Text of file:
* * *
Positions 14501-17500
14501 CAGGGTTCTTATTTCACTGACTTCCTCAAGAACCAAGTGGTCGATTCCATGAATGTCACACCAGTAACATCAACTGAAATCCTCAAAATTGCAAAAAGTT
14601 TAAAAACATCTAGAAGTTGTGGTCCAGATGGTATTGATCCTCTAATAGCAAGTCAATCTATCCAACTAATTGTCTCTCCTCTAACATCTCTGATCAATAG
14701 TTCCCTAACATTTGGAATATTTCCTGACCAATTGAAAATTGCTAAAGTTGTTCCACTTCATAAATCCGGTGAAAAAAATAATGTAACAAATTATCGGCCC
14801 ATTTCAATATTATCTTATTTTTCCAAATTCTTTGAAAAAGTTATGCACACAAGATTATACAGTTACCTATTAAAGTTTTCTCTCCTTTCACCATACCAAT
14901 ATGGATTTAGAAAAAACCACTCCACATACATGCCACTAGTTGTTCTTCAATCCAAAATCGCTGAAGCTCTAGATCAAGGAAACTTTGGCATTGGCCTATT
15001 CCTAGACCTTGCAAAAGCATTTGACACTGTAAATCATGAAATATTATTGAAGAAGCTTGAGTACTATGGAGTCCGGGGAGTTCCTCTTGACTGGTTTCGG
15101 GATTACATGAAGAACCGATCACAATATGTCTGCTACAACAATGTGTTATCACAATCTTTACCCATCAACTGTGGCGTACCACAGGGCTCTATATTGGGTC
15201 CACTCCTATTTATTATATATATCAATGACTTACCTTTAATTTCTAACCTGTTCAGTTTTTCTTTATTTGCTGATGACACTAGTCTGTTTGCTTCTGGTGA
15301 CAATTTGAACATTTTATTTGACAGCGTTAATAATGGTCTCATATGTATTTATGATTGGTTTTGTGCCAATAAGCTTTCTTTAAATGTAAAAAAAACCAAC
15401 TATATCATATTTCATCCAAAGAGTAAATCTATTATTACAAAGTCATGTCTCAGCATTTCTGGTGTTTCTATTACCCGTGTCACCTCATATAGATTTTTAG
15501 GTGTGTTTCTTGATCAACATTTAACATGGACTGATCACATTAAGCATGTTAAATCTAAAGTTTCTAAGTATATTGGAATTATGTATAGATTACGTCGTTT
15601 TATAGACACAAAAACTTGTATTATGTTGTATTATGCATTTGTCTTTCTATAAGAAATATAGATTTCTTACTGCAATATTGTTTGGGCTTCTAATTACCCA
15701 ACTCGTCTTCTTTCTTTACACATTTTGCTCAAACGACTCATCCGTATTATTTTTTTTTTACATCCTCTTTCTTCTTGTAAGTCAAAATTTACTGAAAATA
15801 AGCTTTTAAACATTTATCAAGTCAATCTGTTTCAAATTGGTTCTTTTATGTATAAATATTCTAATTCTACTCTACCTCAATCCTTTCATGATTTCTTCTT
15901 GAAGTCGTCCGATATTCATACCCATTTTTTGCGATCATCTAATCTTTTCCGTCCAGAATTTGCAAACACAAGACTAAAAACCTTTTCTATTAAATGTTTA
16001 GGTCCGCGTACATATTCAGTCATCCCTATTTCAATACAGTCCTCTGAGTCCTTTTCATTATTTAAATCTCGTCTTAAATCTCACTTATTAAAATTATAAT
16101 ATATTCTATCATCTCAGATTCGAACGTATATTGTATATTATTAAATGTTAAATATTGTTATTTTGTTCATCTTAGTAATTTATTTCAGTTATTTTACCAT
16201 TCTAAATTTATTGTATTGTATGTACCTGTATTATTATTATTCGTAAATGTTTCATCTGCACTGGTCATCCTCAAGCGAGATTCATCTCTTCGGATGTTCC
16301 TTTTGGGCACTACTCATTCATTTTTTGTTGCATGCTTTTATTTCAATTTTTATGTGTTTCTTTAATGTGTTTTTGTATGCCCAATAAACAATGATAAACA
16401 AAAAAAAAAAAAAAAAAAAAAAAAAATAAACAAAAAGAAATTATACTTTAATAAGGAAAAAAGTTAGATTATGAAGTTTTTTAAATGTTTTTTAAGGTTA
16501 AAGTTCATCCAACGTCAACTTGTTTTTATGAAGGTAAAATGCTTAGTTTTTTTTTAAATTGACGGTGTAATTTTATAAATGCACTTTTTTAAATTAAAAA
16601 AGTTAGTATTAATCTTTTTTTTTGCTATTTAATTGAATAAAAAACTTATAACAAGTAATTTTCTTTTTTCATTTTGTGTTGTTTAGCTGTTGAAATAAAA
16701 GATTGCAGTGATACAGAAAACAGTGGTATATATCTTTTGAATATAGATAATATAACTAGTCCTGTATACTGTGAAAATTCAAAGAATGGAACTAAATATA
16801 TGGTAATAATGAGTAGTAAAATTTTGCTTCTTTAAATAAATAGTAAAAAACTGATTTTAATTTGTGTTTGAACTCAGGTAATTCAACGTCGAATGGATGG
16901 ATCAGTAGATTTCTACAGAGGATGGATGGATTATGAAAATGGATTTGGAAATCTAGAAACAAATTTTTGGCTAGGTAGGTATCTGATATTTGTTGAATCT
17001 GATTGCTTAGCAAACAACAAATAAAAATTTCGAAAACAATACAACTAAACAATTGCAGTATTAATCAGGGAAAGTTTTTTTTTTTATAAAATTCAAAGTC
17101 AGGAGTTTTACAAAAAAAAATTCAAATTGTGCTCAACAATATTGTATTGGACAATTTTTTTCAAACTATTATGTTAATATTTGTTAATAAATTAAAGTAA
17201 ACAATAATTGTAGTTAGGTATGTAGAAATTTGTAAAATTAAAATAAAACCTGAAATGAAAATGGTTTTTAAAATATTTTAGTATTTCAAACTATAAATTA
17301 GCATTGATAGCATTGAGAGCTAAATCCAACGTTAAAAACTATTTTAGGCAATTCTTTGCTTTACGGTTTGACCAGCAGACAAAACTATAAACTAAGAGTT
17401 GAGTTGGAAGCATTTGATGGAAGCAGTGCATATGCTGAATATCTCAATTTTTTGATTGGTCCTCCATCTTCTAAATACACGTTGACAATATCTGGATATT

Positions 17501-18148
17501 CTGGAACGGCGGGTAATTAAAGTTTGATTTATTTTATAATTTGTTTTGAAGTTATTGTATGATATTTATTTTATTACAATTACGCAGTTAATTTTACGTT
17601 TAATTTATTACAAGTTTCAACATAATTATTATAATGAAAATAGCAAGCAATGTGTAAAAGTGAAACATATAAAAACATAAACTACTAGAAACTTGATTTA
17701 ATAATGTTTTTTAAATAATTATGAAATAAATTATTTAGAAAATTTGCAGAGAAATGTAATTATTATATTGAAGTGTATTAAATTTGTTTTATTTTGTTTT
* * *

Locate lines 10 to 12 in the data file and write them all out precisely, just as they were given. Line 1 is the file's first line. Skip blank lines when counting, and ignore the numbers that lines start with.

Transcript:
15301 CAATTTGAACATTTTATTTGACAGCGTTAATAATGGTCTCATATGTATTTATGATTGGTTTTGTGCCAATAAGCTTTCTTTAAATGTAAAAAAAACCAAC
15401 TATATCATATTTCATCCAAAGAGTAAATCTATTATTACAAAGTCATGTCTCAGCATTTCTGGTGTTTCTATTACCCGTGTCACCTCATATAGATTTTTAG
15501 GTGTGTTTCTTGATCAACATTTAACATGGACTGATCACATTAAGCATGTTAAATCTAAAGTTTCTAAGTATATTGGAATTATGTATAGATTACGTCGTTT